St. Patrick’s Day is still almost a week away, but in true Newfoundland style, we’re starting the celebrations early, with one of Ireland’s own musical families, no less.
The Harrington Brothers will perform with D’arcy Broderick and Middle Tickle for three shows over the next week: at the Holy Heart Theatre in St. John’s tonight, at the Sheila NaGeira Theatre in Carbonear Tuesday and at the Regional Arts Centre in Ferryland on St. Patrick’s Day, March 17.
Richard, Robert, Derek and Paul Harrington, born and raised in Dublin, have been singing together since they were children. After a tour of Canada in 1970, Derek decided to move to Toronto, while his brothers formed The Irish Travellers at home. While Derek performed with and arranged for the Jimmy Carton Band on this side of the pond, Richard, Robert and Paul — then just a teenager — sold out venues on their side.
After a two-month stint in Boston, Paul left the band and the Irish Travellers were no more.
Robert went on to have a successful career with other ballad groups. He passed away in 2003.
Richard left the stage to pursue a career as a master printer.
Paul, well-known in Ireland for winning the 1994 Eurovision Song Contest, has released a number of solo records — including last year’s “Songs,” containing covers of some of his favourite tunes, like Billy Joel’s “Just the Way You Are” and Lionel Richie’s “Easy” — and performed as a vocalist in the Michael Flatley production “Celtic Tiger.”
Derek, still living in Toronto, has produced several albums for Jimmy Carton and produced three award-wining CDs for the Irish Descendants.
The brothers came together to produce the album “Monto on the Rock,” recorded partly in St. John’s and partly in Ireland, in the early 1990s. Since visiting this province numerous times over the years and falling in love with it, the Harrington Brothers released another Newfoundland-inspired CD, “Cape Spear,” in 2010.
The CD was based on poems written by Derek’s friend Patrick Sullivan, also an Irishman living in Toronto.
“Patrick had a love for Newfoundland, and a particular love for Cape Spear,” Paul explained to The Telegram. “Lyrically, he’s very sharp. Derek took the poems on as a project to set them to music, and later on, I went out (to Toronto) to put some shape on some of the songs. Now, they’ve taken on a bit of a life here.”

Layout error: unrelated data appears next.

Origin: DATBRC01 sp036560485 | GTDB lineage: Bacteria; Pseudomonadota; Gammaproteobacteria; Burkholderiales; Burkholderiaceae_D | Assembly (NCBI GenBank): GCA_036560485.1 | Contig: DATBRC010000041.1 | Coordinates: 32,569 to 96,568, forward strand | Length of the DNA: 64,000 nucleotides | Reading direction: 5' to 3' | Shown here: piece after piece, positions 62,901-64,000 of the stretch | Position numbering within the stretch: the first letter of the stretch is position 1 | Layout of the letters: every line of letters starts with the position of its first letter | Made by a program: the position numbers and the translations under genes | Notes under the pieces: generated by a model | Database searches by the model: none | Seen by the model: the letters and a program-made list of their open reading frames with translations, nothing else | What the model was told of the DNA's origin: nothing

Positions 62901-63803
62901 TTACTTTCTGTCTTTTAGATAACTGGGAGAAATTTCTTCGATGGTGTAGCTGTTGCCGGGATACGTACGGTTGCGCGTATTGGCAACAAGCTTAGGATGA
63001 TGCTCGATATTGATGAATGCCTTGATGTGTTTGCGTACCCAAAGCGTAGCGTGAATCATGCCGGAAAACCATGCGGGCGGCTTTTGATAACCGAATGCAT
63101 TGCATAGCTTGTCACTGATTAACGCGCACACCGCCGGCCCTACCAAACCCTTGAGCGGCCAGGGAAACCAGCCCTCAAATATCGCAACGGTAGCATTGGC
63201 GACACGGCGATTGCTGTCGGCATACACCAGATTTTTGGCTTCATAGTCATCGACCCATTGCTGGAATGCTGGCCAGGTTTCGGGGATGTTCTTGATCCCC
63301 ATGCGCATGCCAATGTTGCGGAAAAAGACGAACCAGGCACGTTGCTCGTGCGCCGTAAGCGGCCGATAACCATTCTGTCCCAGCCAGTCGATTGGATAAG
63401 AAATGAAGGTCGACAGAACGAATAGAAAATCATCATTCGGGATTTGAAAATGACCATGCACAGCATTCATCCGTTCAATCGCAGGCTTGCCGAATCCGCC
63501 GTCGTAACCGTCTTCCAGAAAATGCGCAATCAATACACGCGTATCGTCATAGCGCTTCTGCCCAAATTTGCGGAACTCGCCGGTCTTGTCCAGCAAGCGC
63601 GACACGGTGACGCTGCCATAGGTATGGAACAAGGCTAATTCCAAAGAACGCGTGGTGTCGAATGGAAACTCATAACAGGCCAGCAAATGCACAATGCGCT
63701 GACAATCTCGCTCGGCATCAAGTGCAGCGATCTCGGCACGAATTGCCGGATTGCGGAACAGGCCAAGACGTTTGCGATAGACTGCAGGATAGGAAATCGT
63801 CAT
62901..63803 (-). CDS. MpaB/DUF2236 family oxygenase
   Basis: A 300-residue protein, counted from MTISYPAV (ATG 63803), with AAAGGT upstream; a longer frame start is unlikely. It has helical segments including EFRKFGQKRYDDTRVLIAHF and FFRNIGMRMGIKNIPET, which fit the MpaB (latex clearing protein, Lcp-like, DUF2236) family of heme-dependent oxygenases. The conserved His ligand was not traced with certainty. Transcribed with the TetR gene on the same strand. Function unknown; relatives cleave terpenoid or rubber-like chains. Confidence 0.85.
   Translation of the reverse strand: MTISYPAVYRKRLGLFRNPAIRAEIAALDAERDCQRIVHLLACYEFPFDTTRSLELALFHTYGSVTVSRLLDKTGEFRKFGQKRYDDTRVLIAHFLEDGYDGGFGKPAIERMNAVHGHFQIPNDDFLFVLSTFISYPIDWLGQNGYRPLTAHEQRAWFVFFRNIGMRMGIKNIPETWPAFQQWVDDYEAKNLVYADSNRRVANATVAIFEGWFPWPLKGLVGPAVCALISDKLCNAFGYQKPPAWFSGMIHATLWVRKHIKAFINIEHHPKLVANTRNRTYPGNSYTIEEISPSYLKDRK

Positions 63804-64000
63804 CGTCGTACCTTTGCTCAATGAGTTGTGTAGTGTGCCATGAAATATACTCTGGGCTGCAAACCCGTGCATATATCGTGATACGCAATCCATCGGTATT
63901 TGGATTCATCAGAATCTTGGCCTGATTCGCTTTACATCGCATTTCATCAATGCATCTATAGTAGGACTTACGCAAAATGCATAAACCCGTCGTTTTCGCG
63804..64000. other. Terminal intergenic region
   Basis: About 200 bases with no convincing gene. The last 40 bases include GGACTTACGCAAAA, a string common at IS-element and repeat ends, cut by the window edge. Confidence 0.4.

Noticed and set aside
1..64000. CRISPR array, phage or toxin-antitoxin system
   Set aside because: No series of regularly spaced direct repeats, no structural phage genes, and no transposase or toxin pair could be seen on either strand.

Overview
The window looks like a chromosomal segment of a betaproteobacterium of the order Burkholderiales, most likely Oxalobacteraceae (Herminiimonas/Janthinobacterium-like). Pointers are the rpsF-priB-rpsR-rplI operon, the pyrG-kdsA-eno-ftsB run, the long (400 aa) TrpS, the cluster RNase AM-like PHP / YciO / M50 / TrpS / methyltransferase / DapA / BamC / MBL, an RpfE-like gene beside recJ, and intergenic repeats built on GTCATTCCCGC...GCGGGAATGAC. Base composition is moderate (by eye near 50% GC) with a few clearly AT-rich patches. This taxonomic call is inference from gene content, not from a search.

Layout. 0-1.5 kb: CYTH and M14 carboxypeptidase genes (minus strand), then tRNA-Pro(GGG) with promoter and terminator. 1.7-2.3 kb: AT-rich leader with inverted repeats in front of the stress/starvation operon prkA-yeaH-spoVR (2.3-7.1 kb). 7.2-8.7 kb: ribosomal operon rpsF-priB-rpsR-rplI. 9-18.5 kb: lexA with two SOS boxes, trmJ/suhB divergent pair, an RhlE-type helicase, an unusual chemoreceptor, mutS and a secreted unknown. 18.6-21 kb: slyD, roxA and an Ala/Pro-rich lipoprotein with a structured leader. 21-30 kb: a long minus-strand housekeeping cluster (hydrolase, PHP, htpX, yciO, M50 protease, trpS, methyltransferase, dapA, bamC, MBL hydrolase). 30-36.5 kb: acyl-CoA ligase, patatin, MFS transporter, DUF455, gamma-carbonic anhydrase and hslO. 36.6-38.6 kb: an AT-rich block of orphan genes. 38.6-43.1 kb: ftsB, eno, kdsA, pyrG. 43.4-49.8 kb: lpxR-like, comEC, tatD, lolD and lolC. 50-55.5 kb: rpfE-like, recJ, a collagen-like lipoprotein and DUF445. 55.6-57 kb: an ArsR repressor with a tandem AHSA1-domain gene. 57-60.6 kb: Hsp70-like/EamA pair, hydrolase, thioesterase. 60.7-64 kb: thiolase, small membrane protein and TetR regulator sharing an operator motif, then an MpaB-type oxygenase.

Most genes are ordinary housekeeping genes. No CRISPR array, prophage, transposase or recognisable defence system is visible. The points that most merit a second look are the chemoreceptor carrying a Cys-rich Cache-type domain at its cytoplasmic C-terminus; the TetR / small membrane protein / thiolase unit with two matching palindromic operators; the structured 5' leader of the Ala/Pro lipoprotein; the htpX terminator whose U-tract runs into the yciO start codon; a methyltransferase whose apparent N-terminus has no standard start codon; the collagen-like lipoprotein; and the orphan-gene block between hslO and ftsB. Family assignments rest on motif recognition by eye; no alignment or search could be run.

Of the 14 tracks on the CD, most are written by Sullivan and Derek; some with the help of Paul. “Lovely Mary Ann,” which is receiving local airplay, was written by Sullivan with Derek, Paul and Richard, and two songs, “Sally Gardens” and “Bunclody” are traditional tunes, arranged by the Harringtons.
“It’s the first time I’d collaborated with either Derek or Richard on an original project, and it came together rather well and I’m delighted,” Paul said.
One of the songs on the album, called “The Ties That Bind,” could have been the title of the CD, he explained.
“That really explains the album more, because that’s the living thing, the collaboration: Irish people, Irish music and Newfoundland music,” he said.
Despite his many years of visiting Newfoundland and singing of its beauty, Paul admitted the closest he’s come to seeing Cape Spear for himself is a poster hung in the space where the band’s been rehearsing in St. John’s.
“In the years I’ve been coming out here on and off, I have managed to visit places like Bay de Verde and Bay Bulls; I’ve gone out on boats, whale watching, and, in fact, I might even be an honourary Newfoundlander: I did kiss a cod fish once,” he said with a laugh. “Alas, Cape Spear has eluded me, but now is the time to visit, for sure.”
Paul said the brothers are looking forward to performing with Middle Tickle and Broderick. The two bands mix well together, Paul reckons.
“I love (D’arcy’s) touch and he’s got such a gentle way about him. My brother Richard is quite a formidable force and has quite an Irish ballad singer presence. I’m probably at the other end of the scale, and Derek is somewhere in the middle. I would like to think the show will feature quite a contrast, and a lot of dynamic.
“I’m really looking forward to it. We’ve been rehearsing, and apart from having too much fun, it’s going really well. It’s shaping up really nicely. Hopefully people will come out and say hello.”
Tickets for The Harrington Brothers, D’arcy Broderick and Middle Tickle show at Holy Heart Theatre are $35 and are available by calling 579-4424, while tickets for the Carbonear performance are $34 and are available by calling 596-7529. Tickets for the Paddy’s Day show in Ferryland are $30 in advance and $35 at the door, and are available at Riverside Restaurant, Ferryland Foodland, or by calling the Southern Shore Folk Arts Council at 432-2052.
The Celtic Fiddlers, a group with more than a dozen members, ranging in age from 13 to 30, accompanied by piano, mandolin, tin whistle, bodhran, accordion, bouzouki, guitar and drums, are also starting their St. Patrick’s Day celebrations early with their “Celtic Gala” at St. Peter’s Parish Kelly Centre this evening at 6:30 p.m.
Tickets for the event are $30, and includes a three-course dinner theatre performance with a BYOB dance to follow. Tickets can be bought by calling 364-7193 or 745-0944.
The Fiddlers will continue their Paddy’s Day celebrations with a show at Bridie Molly’s at 1:15 p.m. Sunday, Elizabeth Towers Wednesday evening at 6:30 p.m. and Shamrock City Thursday evening at 6:30 p.m.